"She would then direct her eye to the scenes around her, and teach her to know who made the sun to rise, and the rain and the dews to descend on the evil and on the good; who laid the foundations of the earth, who covered it with the deep as with a garment, and spread out the heavens as a curtain. And she would assist her to commit to memory many of those beautiful psalms descriptive of the works of God in creation, wherein holy men of old expressed their gratitude to God for his goodness, and their adoration of the majesty of his power. While such subjects as these engaged the attention of the child and affected the heart of her humble instructress, a flower out of the coppice, or a shell from the sea-shore, would give rise to some sweet and pious observation, leading the youthful mind to behold in every thing around her that wisdom,

and bounty, and beauty, which so many of the wise and learned never see at all; and sending up as it were, a hymn of praise to God, which ministering spirits well pleased might carry, as the simple thank-offering of holy love.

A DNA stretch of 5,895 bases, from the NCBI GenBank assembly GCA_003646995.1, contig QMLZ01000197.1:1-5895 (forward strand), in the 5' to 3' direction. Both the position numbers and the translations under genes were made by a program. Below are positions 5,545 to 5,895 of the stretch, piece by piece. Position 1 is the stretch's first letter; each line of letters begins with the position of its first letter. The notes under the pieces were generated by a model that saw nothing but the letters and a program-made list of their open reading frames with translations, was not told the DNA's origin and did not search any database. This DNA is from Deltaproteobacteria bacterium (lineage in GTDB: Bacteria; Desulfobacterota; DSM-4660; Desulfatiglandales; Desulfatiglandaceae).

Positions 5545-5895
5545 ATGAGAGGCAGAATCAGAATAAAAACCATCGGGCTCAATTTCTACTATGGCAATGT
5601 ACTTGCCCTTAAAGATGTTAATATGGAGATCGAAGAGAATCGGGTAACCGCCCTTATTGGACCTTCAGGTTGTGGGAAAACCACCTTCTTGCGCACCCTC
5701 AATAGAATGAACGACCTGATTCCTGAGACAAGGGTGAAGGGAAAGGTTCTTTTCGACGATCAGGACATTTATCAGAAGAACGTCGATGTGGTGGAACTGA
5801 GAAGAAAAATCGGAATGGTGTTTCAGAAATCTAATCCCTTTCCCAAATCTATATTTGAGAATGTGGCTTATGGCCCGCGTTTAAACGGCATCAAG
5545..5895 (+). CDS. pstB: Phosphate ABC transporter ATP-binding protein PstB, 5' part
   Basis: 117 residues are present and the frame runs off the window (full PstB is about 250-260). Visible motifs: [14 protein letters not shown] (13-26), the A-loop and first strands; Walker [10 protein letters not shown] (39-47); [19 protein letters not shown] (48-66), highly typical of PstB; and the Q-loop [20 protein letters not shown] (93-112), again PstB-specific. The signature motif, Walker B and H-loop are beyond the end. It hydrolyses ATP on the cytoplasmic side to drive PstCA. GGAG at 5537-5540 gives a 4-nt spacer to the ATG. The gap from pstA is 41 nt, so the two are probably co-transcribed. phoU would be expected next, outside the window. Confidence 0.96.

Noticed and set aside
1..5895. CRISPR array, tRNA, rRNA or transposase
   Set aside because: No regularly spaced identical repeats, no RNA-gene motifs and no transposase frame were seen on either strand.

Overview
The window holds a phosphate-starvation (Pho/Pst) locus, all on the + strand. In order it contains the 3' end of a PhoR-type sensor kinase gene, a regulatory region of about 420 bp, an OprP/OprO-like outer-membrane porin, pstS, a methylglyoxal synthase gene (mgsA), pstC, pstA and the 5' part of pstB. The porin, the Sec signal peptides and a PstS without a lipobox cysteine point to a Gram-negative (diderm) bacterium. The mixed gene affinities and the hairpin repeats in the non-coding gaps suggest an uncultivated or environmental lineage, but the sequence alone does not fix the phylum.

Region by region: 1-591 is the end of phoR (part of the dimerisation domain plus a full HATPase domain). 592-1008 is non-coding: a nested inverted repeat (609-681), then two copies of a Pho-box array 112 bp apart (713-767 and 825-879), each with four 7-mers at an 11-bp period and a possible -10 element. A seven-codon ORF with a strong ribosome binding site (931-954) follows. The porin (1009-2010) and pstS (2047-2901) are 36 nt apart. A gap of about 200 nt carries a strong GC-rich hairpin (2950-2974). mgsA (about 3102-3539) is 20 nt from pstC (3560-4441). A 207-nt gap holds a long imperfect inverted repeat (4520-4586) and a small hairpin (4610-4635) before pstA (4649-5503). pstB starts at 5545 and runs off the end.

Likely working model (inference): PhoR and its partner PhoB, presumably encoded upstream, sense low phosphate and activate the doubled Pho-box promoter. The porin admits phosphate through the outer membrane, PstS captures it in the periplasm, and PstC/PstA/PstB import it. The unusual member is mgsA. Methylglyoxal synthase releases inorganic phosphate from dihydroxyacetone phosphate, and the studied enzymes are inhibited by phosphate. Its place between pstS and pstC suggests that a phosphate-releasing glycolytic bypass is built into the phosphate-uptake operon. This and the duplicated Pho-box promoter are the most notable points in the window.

"But if thus pleased with the knowledge of God in his word and works, as hitherto unfolded to her, how would you have loved to have seen her, my dear children," continued my friend, as we walked slowly over the soft short sward that now spread out like a carpet under our feet," how would you have loved to have seen her, as her eyes filled with tears of sorrow, when she heard that He who was so good and kind, was despised and rejected of men, hated of the world, had no place where to lay his sacred head; calumniated by his enemies, betrayed by his followers, forsaken of his friends! Again the tears passed away, and a smile of joy replaced them when she heard, that He who on earth said, 'Suffer the little children to come unto me, and forbid them not, for of such is the kingdom of heaven,' and took them in his arms and blessed them, was even now in heaven, as ready and willing to receive them as while on earth. "But," added our beloved friend, as Elizabeth and Emma pressed nearer her to listen, "if it was sweet to see this child sitting at the feet of the widow, imbibing the instruction which causeth not to err, you will allow it was no less beautiful afterwards to see her as my dear and venerable mother used to describe her to me, watching over her aged benefactress, when feeble and infirm, ministering to her wants; above all, fetching comfort to her out of those same wells of salvation to which she had guided her infant feet: out of that same book from whose sacred pages she had been early impressed by the Spirit of God, with the love of the truth. She then conveyed to her aged friend many a word of strong consolation, reminding her of all the way by which the Lord had led her, saying, 'when I was an orphan you took me in; when father and mother had forsaken me, you brought me up. He that was the God of my youth, will be the God of your age; for is it not written, ' even to your old age I am He, and even to hoar hairs will I carry you.'